By Kay Smythe
A study published in March argues the asteroid that killed the dinosaurs did not create a “nuclear winter.”
For as long as one can remember, the reigning paradigm regarding the near-extinction asteroid event during the rule of the dinosaur has focused on the initial impact and the long-lasting nuclear winter caused by said impact. A “nuclear winter” is considered an extended period of cold and darkness, according to Britannica. However, a study published in the journal Geology argues against this paradigm, citing a slew of new evidence that suggests Earth went through quite a different experience following the asteroid’s impact.
“We found that there was no evidence for the ‘nuclear winter,’” study co-author Lauren O’Connor told LiveScience in an article published Wednesday. “At least, not in the resolution of our study.” The study found that during the 1,000 years following the impact, bacteria did not respond as one would assume during winter climates.
The study found a roughly 5,000-year warming trend that appeared to stabilize relatively quickly. The researchers hypothesized that these warmer years may have been triggered by a series of supervolcano eruptions that emitted CO2 into the atmosphere.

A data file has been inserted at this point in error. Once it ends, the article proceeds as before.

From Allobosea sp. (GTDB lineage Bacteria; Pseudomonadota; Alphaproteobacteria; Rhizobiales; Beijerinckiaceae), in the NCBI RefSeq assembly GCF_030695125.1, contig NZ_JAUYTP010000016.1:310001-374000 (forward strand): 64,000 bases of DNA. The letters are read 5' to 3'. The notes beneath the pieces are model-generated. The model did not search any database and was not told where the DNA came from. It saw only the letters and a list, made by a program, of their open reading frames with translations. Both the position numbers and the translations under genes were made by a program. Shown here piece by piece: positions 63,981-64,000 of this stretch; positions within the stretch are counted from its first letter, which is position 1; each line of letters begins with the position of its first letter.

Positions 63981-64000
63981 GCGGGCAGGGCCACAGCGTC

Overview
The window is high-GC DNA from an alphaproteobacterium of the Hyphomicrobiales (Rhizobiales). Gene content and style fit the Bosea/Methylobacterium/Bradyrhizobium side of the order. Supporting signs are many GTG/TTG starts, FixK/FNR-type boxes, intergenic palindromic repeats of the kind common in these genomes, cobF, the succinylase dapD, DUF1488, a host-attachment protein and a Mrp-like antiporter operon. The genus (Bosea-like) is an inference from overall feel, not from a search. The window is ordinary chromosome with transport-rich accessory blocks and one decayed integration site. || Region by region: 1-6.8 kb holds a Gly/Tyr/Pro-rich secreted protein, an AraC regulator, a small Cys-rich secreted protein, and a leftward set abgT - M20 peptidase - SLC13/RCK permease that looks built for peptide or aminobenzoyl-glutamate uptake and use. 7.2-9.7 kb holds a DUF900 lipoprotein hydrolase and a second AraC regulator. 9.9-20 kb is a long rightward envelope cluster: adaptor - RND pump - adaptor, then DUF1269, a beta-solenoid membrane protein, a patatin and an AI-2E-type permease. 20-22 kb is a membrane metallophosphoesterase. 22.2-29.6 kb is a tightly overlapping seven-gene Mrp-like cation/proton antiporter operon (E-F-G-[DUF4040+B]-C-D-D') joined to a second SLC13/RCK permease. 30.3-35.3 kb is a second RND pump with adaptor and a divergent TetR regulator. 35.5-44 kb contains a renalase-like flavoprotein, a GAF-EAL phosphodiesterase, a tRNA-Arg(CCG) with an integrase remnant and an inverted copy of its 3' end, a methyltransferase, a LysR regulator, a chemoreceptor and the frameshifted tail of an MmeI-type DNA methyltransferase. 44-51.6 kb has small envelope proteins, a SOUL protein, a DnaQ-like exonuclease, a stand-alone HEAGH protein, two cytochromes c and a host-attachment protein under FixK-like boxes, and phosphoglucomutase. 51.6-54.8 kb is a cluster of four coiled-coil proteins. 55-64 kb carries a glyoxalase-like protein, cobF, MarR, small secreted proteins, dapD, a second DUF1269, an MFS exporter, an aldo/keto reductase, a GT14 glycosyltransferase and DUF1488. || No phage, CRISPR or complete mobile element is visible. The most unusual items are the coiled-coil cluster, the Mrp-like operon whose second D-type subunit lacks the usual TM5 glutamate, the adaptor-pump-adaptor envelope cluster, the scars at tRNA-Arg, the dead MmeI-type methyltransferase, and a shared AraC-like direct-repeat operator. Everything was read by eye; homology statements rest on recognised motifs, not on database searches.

However, this doesn’t mean the initial impacts of the asteroid weren’t enough to have a significant impact. “If you just had months without the sun, it would be enough to kill most of the plants in the world,” University of Texas geophysicist Sean Gulick told LiveScience. Still, O’Connor’s team demonstrated there probably was a short period of cold and darkness, though it seemingly did not lead to a long-term cooling trend.
Future research by the teams will likely focus on how the asteroid impact and rise in volcanic activity played out during that period. It’s hoped the data will better inform our current understanding of climatology.
Kay Smythe is a news and commentary writer for The Daily Caller.
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